Ocean Recovery Alliance Helps Watson Water to Move to 100% Recycled PET Bottles

    We are please to have been parrt of the decision and thought process for Watsons Water to move to 100% recycled material (rPET) for its bottles in Hong Kong.  They are one of the first bottlers in Asia to move to 100% rPET, and their leadership has helped to avoide the production of between 50m and 100 million virgin bottles a year, as its demand for rPET diverts this much valuable material from the waste stream.  Can others follow suit? 

    Ocean Recovery Alliance Introduction

    The focus of Ocean Recovery Alliance is to bring together new ways of thinking, technologies, creativity and collaborations in order to introduce innovative projects and initiatives that will help improve our ocean environment.  This includes creating business opportunities for local communities when applicable, in order to address some of the pressing issues that our ocean faces today.

    The World Bank estimates that the production of municipal solid waste could double by 2025.  Even if this is only partially correct, the environmental impacts could be significant, as most of the countries where populations and consumption are growing, do not have nearly enough capacity to handle this flow of trash - even today.  This lack of capacity to handle our waste generation is what impacts our waters, health, city operations, tourism, and eventually the ocean.  However, if waste were viewed as a resource, we would be able to create tens of thousands of new jobs, create new revenue streams, and alleviate much of the environmental impact that waste has on our communities today.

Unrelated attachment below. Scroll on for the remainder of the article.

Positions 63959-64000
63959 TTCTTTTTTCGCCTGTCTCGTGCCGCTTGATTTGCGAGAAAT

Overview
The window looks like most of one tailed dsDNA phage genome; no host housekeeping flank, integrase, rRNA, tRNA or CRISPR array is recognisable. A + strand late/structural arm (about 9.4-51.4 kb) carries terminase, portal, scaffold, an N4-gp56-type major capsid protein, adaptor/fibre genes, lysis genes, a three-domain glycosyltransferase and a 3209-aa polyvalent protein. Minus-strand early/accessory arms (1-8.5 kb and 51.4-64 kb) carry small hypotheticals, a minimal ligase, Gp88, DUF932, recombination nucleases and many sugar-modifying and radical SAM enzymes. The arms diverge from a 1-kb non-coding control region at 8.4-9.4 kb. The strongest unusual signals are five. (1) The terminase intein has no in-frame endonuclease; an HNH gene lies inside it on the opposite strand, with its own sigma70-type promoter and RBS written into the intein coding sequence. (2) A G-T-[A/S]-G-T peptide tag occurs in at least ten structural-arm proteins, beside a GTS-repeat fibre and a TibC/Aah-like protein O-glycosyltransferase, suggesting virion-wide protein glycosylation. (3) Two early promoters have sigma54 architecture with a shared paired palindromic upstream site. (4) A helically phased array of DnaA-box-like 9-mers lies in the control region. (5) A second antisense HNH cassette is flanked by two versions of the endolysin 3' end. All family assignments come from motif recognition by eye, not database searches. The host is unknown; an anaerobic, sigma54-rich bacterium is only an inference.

Ocean Recovery Alliance has two projects which were announced at the Clinton Global Initiative, focused on reducing the global impact on plastic pollution.  These are unique, because they cut across boundaries and can be used by everyone, without the need for legislative changes, bans or taxes.  We hope that you will be able to use these within your respective communities, as they are tools which can help us all focus on plastic in a new way, leading to efficiencies in use, better recycling and waste management, job creation, and a lower environmental impact within our communities.  Ocean Recovery Alliance is now working with both the United Nations Environment Programme (UNEP) and the World Bank's Global Partnership for Oceans on the Plastic Disclosure Project for research and programs for cities and their waste analysis.  The first project was in Colombia with the Ministry of Environment, and a three-city study along the Magdalena River Basin, which leads into the Caribbean.  This report, and the report on the Natural Capital Cost of Plastic in the Consumer Goods industry (joint program with UNEP and Trucost), will be released in the summer of 2014.